Surely we are at the stage where we do not need to constantly criticise players who have not reached the level a fan wants them to in the first few months of the season? We can all now look at Jack Grealish being integral to Manchester City’s title-winning side and realise what happens when someone with incredible talent is allowed a year to settle in. Grealish has worked out what he needs to do after making the big leap from doing what he wanted at Aston Villa to learning a new role in the best team in the world. This season, Darwin Núñez has been questioned after not providing the goods at Liverpool, while Antony’s consistency for Manchester United is under scrutiny. Players should be allowed time to show their worth; it does little good berating them for their failings after arriving in a new country to play at a higher level. That said, if they are still underwhelming at the end of next season: fill your boots.
It is interesting to see longer periods of stoppage time being added in the final fortnight of the Premier League season. The concept mirrors what was happening during the World Cup, when we would regularly see eight or nine minutes stitched on to the end of the match. One of the reasons behind it is the modern love affair with running down the clock. Cramp is becoming rife within the game: everyone seems to suffer from it, whether it is goalkeepers or strikers. As injury time ticks on, players will then moan that they have been forced to make up the time they have been desperate to waste, complaining when the opposition score an equaliser despite setting up their own downfall.
Everyone that attends a football match or watches one on TV is routinely bombarded by adverts from gambling companies that want people to put bets on the next goalscorer, corner or booking. Ivan Toney’s eight-month ban for breaching betting rules takes on a different perspective, when looking at a sport that is suffocated by the gambling industry. Eight of this season’s Premier League clubs had gambling logos on the front of their shirts, many from companies you have never heard of, further demonstrating how much joyous, plentiful profit there must be in the industry. There are plans afoot to stop the practice but it will not come into effect until 2026. Gambling sponsors should not worry, as it only prevents them from populating shirt-fronts. They can still take money from whacking logos on to sleeves or on all those shiny hoardings.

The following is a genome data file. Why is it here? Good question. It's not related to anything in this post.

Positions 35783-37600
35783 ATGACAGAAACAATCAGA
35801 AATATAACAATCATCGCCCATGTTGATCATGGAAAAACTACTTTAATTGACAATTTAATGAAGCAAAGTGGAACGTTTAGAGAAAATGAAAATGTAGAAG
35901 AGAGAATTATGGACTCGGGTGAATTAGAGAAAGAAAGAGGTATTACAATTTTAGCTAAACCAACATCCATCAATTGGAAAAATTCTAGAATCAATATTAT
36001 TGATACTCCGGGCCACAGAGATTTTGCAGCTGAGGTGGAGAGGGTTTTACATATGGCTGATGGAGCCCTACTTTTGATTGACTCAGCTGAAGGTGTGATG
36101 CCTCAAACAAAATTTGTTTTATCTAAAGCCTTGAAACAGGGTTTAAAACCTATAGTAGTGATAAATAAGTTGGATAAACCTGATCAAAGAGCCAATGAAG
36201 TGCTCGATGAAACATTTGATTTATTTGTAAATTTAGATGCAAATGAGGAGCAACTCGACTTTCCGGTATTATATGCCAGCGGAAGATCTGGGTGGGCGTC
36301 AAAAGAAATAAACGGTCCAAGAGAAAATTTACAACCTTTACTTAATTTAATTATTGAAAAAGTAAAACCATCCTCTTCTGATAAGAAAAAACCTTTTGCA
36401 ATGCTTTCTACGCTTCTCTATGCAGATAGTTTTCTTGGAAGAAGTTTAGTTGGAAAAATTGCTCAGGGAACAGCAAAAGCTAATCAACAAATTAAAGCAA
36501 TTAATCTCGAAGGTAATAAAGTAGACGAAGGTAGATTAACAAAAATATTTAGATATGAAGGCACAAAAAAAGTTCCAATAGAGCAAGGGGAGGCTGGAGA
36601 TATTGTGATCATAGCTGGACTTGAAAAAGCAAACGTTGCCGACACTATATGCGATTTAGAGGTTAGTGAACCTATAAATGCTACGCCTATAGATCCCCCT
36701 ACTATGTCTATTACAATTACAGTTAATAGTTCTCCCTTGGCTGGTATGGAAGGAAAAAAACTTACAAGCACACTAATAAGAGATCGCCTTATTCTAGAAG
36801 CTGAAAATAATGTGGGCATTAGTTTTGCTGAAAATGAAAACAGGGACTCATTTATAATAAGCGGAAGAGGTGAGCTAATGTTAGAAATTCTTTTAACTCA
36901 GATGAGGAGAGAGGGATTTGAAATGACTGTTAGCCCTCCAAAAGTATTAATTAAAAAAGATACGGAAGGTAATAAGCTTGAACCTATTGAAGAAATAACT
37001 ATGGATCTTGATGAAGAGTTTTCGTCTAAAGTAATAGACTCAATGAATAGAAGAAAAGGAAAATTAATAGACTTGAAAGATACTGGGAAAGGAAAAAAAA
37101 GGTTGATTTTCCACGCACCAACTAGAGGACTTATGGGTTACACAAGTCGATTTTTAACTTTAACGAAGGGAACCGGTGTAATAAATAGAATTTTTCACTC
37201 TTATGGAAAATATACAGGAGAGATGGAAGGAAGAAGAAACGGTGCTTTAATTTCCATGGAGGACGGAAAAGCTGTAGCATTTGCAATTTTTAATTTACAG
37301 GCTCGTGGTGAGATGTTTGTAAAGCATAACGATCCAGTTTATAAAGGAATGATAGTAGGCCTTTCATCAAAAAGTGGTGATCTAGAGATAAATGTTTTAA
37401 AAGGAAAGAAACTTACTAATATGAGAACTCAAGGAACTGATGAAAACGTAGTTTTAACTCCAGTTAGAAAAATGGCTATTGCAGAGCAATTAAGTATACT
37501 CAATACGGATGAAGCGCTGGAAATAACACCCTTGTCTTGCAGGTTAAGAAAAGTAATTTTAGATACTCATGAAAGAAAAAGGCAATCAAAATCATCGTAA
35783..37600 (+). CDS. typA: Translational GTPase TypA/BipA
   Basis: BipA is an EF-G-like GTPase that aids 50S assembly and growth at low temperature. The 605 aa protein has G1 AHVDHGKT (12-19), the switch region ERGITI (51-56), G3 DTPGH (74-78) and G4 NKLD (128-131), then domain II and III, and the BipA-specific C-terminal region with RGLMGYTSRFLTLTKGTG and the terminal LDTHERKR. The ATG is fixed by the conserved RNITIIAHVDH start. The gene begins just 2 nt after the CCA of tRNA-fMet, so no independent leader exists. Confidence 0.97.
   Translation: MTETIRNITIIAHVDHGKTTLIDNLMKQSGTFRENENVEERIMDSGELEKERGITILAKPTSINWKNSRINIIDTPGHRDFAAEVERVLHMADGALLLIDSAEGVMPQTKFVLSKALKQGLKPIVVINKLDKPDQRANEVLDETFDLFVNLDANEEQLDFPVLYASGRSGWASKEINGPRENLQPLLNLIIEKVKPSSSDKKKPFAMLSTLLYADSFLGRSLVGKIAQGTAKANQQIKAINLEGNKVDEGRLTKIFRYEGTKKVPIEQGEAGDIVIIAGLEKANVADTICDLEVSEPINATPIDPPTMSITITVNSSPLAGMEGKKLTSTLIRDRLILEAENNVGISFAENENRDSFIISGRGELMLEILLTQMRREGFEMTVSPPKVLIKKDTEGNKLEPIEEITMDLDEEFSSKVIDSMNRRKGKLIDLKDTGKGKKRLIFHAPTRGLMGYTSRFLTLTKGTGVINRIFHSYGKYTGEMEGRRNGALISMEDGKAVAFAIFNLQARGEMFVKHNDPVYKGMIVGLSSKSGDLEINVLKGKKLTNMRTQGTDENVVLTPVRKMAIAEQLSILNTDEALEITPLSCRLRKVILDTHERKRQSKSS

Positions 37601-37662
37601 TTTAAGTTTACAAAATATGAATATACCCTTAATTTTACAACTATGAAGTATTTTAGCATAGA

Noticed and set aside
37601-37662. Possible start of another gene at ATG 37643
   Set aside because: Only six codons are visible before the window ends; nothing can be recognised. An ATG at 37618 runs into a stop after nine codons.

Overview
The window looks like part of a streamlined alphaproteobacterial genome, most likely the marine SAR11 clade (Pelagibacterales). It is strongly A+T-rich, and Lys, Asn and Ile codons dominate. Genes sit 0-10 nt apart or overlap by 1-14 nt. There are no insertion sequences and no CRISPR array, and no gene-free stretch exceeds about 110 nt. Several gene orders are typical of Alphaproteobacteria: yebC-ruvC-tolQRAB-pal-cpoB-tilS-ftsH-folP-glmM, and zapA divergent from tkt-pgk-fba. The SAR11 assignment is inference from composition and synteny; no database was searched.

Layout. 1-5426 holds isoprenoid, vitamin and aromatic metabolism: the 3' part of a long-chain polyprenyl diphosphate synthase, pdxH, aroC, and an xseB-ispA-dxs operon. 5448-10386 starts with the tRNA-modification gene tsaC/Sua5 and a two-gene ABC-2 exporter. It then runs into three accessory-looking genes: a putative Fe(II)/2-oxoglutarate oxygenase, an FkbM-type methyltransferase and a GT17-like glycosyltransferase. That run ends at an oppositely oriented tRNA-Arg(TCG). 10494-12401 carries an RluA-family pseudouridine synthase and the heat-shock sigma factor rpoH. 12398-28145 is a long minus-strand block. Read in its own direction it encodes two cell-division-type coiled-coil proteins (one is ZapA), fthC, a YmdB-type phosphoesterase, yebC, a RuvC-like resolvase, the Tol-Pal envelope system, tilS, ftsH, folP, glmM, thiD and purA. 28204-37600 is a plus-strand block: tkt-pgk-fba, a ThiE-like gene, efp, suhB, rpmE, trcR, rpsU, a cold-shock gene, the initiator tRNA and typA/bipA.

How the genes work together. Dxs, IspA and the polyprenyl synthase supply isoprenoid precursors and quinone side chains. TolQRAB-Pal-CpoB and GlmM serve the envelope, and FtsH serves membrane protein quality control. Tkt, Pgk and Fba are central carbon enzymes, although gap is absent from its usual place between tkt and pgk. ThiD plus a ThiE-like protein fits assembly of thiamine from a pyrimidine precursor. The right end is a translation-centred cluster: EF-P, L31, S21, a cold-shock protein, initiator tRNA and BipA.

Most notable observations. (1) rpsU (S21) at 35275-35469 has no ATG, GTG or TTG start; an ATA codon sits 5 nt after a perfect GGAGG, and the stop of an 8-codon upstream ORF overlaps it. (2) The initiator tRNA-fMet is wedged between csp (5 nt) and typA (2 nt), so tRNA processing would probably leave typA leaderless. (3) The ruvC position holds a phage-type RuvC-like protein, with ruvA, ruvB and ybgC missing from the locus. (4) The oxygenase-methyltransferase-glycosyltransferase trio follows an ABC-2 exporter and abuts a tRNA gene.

How to show respect
It was seen as a silly idea by many at the time to cancel every top-flight match because of the death of Queen Elizabeth II. All the Premier League suits were presumably desperate not to offend the royal family, and clearly thought the concept of Brighton playing Bournemouth would cause a meltdown at Buckingham Palace. Most would agree that, if policing was the issue, it would have been right to call off individual matches, but the postponements went all the way down the pyramid because football was so desperate to show it was grieving. It had an unhelpful knock-on effect with the schedule, with some teams losing another game when the funeral was announced. Matches should have gone ahead, giving thousands of fans a chance to pay their respects together inside stadiums, but everyone lacked the common sense to make it happen. Logic and football have never been great friends.
Doing a Brighton
It is often claimed that struggling teams could fix their problems by just copying Brighton’s model, and snapping up talented youngsters from all corners of the globe. Brighton have an incredible scouting structure that sees them identify targets in countries where they feel they can get greater value for money than shopping around in Europe and, specifically, England. Moisés Caicedo has been great, Alexis Mac Allister is a world beater and their latest South American talent, Julio Enciso, looks highly promising. These successes do not mean there is an endless conveyor belt of talent for clubs to pick up, however. Other teams copying Brighton and exploring untapped markets will just push up the price of the players and make the model inoperable. Clubs need to come up with their own, smarter methods to compete in the market, because taking Brighton as their example will not immediately lead to success.